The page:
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CE announces investigation into weekend primaries

2020-07-13 HKT 22:39
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  • CE announces investigation into weekend primaries
The Chief Executive, Carrie Lam, warned on Monday that the opposition camp's primary polls at the weekend could amount to an act of subversion under the new national security law.

Organisers say some 600,000 people took part in the exercise to choose candidates for September's Legco elections.

But Lam says the authorities are investigating after receiving many complaints.

"If this so-called primary election's purpose is to achieve the ultimate goal of delivering what they call a 35-plus, with the objective of objecting to (and) resisting every policy initiative of the Hong Kong SAR Government, then it may fall into the category of subverting the state power, which is now one of the four types of offences under the new national security law," Lam said.

Earlier, the Constitutional and Mainland Affairs Bureau said in a statement that the government had received complaints that the pan-democratic weekend primaries "may have allegedly interfered with and manipulated" the elections and jeopardised the integrity of the electoral process.

It said some complaints also alleged that the crowds at the primaries breached the ban on large gatherings and some were concerned at "the lack of protection of personal data collected from the public which might lead to misuse".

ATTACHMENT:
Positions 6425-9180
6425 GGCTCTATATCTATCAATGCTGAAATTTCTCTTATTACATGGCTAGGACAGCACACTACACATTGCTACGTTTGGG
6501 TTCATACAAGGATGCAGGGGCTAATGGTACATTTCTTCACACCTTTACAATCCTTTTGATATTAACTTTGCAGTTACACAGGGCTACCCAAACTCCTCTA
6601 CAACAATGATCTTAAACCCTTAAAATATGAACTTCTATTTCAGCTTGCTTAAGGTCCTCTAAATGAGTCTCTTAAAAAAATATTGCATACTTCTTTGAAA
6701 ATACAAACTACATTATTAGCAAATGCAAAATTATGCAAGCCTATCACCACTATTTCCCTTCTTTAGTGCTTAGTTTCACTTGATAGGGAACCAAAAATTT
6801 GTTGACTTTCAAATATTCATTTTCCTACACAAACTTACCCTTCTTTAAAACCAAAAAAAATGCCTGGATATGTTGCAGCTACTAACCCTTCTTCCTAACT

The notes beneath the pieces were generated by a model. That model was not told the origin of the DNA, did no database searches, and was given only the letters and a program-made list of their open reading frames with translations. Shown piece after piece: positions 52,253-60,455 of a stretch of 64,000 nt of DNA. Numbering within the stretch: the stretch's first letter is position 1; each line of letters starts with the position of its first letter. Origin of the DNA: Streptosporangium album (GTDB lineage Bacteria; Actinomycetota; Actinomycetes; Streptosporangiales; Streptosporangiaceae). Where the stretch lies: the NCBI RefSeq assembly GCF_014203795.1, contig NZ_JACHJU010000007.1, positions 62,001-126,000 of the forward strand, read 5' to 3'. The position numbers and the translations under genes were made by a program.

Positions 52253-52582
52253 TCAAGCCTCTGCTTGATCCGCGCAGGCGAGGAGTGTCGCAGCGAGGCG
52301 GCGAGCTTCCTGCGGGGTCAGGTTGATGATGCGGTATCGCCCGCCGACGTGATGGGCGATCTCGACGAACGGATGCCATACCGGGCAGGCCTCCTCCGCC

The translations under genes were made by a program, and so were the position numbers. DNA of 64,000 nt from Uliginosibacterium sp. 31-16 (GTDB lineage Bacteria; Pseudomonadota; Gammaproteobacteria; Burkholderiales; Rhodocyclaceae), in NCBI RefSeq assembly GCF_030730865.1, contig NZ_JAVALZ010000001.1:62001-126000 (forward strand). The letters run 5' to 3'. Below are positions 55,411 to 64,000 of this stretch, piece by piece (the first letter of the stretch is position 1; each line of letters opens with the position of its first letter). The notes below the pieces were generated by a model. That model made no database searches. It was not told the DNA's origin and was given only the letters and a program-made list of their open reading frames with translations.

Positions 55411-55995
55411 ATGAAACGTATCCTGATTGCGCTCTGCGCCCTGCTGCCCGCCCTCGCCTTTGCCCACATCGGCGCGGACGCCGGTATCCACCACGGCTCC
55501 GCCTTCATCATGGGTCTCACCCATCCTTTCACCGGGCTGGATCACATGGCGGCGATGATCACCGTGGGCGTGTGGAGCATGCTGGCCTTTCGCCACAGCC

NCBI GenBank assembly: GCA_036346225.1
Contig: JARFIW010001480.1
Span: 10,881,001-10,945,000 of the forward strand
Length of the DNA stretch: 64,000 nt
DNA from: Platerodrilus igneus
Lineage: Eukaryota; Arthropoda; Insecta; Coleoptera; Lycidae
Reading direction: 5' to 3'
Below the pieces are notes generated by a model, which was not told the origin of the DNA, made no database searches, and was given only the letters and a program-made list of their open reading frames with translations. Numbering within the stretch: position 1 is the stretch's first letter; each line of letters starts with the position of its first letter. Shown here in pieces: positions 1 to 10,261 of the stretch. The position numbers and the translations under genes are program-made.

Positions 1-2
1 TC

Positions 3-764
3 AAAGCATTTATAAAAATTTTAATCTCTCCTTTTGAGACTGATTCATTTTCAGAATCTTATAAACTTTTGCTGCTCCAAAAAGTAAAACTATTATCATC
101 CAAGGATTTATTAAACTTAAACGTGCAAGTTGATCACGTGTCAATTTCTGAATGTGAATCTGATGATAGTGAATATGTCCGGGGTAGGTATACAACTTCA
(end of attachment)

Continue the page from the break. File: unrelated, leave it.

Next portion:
A Bureau spokesman added that the ordinance governing elections in the SAR "will not recognise nor approve the format, procedure and results of the so-called 'primaries' held by the pro-democratic camp".

The warnings came as the pan-democrats released preliminary results for the primaries, showing voters favoured young activists and localists over traditional pan-democrats.

Incumbent Democratic Party lawmaker Helena Wong failed to make the cut in Kowloon West, while party chairman Wu Chi-wai barely made it in Kowloon East, and lawmaker Kwok Ka-ki of the Civic Party, squeaked through in New Territories West.

It was a different story for young activists with prominent roles during last year's protests, with both Joshua Wong and Ventus Lau putting on a strong showing.

Legal scholar Benny Tai, who helped organise the primaries, said he was encouraged by the turnout and says the opposition could end up winning 45 seats or more.

Tai also played down fears some losing candidates may refuse to honour the results.

The final results, including votes from some 20-thousand paper ballots, are expected on Tuesday, and Tai said the camp will discuss the results and make their final decisions on candidates later this week.
Last updated: 2020-07-14 HKT 00:11